Diversions

A Critical Grouch: Lincoln Review

At two and a half hours and with a slew of repetitive plot devices and character quirks, Spielberg’s latest super sentimental historical adventure Lincoln often acts more like a history lecture (albeit an often successful one) than an exciting cinematic journey.

By Jeff Levene

At two and a half hours and with a slew of repetitive plot devices and character quirks, Spielberg’s latest super sentimental historical adventure Lincoln often acts more like a history lecture (albeit an often successful one) than an exciting cinematic journey.

For those of you who are unaware, Lincoln is not so much a biographical study of the sixteenth president’s life, but instead an exploration of the tireless and occasionally questionable work that went into passing the 13th Amendment of the Constitution, which abolished slavery. The film dives behind the scenes of one of our nation’s greatest moments as Republicans seek to garner an additional twenty votes to support the amendment. Their attempts lead them through back alley deals, hiding war information and sitting voters down for a good heart to heart with old honest Abe.

To start on a positive note, the film was a great avenue for Daniel Day-Lewis to give Hollywood one of the most moving performances of one of America’s most beloved leaders to date. Day-Lewis’ calm subtleties mixed with occasional moments of Lincoln’s traditional fiery nature were humorous, moving, and thought provoking (some of these were achieved simultaneously). Unfortunately, despite Day-Lewis’ terrific ability, he does not always avoid some of the repetitiveness of the script, which left him at times as more a wise sage recalling old stories rather than a multifaceted commander-in-chief.

Other characters including the three lobbyists (for lack of a better word), the somber Robert (Joseph Gordon-Levitt), or the hopeful Elizabeth Keckley, were still a little flat. Even Tommy Lee Jones’ performance as Thaddeus Stevens, while delightfully fun, was not incredibly deep or unique. The only rival to Day-Lewis was Sally Field’s spectacular take on Mary Todd Lincoln.

Aside from some strong acting, the movie really did very little for me. As a period piece the costuming was fantastic and, again, I’ll reiterate the plot did keep me interested for the most part. But the lack of variation in the majority of the film as well as the amount of sentimentalism Spielberg crammed into the film was tiring and often obnoxious.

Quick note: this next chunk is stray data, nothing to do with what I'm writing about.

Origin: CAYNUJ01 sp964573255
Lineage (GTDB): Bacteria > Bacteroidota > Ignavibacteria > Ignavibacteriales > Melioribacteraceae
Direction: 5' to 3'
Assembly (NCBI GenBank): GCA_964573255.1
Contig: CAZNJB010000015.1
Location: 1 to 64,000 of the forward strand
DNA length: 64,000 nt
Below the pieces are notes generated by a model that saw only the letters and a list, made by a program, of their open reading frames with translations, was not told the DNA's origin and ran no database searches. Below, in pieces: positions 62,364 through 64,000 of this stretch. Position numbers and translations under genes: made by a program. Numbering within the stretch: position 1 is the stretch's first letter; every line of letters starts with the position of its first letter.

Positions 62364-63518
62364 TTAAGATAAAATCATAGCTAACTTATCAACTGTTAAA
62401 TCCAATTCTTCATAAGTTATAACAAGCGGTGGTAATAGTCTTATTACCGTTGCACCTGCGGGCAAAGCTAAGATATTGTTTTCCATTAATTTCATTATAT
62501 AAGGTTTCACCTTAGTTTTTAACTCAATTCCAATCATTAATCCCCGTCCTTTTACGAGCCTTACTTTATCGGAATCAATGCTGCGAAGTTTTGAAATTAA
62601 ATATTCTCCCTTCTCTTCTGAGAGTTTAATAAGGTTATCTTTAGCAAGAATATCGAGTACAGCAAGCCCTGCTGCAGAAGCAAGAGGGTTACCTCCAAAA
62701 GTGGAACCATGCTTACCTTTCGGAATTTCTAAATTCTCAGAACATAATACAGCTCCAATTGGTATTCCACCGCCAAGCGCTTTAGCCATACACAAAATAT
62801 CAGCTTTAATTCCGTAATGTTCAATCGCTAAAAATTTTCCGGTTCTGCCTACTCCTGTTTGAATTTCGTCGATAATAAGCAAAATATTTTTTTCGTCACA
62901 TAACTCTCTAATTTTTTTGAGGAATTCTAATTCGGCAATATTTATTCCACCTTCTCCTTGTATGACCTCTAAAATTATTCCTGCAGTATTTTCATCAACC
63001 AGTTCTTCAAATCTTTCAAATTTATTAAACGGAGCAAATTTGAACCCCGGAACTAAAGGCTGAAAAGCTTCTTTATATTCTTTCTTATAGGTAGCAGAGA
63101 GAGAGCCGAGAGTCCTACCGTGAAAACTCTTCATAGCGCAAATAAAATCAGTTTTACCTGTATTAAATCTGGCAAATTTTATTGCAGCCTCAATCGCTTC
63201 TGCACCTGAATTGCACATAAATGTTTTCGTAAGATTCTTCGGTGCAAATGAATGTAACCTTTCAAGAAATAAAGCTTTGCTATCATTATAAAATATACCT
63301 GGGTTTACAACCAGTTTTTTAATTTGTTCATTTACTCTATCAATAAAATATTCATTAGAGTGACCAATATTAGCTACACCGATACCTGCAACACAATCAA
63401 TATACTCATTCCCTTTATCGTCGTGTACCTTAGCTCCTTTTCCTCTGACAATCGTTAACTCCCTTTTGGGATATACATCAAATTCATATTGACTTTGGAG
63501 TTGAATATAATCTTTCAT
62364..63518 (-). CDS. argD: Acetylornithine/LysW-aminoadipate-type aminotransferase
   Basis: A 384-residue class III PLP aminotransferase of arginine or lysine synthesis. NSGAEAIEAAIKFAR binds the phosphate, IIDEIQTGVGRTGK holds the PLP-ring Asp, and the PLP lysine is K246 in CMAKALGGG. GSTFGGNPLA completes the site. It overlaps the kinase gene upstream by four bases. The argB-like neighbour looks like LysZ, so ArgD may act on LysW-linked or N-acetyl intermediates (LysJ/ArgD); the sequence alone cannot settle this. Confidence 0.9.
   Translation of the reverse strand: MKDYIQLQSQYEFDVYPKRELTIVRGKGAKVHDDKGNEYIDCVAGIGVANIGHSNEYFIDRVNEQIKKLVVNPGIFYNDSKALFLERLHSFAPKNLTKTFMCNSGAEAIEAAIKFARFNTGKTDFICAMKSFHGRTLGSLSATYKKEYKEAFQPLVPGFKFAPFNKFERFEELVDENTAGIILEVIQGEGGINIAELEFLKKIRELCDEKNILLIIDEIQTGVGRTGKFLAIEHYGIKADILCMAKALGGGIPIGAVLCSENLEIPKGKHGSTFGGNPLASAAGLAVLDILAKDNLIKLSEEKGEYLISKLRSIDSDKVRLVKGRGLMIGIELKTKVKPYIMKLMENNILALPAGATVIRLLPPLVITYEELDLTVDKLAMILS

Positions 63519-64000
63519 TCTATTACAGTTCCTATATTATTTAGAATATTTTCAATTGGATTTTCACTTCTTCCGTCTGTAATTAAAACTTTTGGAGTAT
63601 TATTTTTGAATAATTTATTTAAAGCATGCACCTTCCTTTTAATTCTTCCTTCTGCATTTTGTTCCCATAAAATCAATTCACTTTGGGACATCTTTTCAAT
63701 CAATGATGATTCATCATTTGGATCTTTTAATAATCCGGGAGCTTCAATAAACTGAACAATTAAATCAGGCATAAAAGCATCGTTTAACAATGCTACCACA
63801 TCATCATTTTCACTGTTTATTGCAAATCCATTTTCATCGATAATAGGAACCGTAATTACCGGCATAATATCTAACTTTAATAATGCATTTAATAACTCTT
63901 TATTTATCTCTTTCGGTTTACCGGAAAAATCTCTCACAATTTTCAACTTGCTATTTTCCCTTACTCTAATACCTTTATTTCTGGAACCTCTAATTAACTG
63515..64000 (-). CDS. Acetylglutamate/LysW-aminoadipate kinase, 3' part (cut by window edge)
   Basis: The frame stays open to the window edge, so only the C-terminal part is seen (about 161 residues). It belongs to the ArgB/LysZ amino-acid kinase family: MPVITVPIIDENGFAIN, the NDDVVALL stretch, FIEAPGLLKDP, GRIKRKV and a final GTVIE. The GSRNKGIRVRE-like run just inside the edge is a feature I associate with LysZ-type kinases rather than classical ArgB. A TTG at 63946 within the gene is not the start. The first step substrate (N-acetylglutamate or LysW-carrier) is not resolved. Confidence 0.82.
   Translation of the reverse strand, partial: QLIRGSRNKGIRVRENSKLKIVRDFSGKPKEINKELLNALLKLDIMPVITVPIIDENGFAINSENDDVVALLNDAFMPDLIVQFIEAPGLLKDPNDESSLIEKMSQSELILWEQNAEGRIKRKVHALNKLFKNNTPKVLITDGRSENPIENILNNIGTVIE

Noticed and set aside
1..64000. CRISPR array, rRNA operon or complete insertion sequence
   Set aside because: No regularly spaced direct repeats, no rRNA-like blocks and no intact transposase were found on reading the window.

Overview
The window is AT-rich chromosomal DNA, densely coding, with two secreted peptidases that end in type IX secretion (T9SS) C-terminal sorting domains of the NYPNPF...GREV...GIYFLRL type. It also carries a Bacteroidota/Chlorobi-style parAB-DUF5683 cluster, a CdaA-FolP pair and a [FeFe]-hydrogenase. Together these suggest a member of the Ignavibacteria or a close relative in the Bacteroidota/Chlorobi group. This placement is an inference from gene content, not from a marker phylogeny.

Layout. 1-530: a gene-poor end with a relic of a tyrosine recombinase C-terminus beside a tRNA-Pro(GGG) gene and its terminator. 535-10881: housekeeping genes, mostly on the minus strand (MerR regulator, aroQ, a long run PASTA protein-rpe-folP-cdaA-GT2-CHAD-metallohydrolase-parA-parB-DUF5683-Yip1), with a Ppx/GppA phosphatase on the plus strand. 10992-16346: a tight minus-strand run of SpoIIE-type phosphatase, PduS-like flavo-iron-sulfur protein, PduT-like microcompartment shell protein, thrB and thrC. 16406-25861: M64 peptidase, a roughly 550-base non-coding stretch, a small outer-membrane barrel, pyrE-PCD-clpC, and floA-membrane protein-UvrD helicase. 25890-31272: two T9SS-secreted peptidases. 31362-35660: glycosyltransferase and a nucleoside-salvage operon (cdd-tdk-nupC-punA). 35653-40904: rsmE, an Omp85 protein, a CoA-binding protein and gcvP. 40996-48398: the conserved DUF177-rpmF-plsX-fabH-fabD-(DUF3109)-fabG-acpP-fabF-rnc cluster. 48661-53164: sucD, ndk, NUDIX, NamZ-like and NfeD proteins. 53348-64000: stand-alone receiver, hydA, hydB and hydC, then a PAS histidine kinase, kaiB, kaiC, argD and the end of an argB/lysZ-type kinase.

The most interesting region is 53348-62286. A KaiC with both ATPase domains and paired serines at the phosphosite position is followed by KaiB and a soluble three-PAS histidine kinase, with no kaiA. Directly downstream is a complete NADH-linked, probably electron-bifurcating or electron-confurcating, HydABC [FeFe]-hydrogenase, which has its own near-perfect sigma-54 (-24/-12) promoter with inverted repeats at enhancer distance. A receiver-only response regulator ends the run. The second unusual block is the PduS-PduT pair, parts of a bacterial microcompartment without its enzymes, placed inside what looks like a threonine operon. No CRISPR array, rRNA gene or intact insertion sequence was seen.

Ironically I had very few qualms with Tony Kushner’s script itself (aside from its nearly unbearable length). It was eloquently written and never seemed over the top. What was tiring, however, was the countless string of stories Lincoln recalls, the need to show the night of Lincoln’s assassination with his son’s decent into shock, Robert’s encounter with a slew of body parts or just simply other drawn-out moments that were boring and unnecessary to the main theme of the 13th Amendment. The way you feel about the overlong sentence you just read is how I feel about the film.

One thing I absolutely loathed about the cinematography was the need to constantly use simultaneous pan zooms when Lincoln (and occasionally others) were making an emotional or moving speech. I literally counted the same pan while zoom, cut to station shot, back to pan zoom at least ten times. It captured the overly sentimental and obnoxious attitude the movie took on occasion.

Just to bring some of my preconceived expectations to light, I honestly was never stoked to see this film, thus my lackluster take on it. That being said, for as much hate as I just threw at it, I really didn’t hate it. It’s certainly some terrific acting and filmmaking (and while sentimental nowhere near the dreadful War Horse from last year).

As a period piece it works fine, and shows a lot of the really interesting elements that you don’t learn in most history books. If only the film would have focused primarily on these things and delivered some of it’s more tender moments in a less repetitious and sentimental manner I certainly would have had more respect for it.

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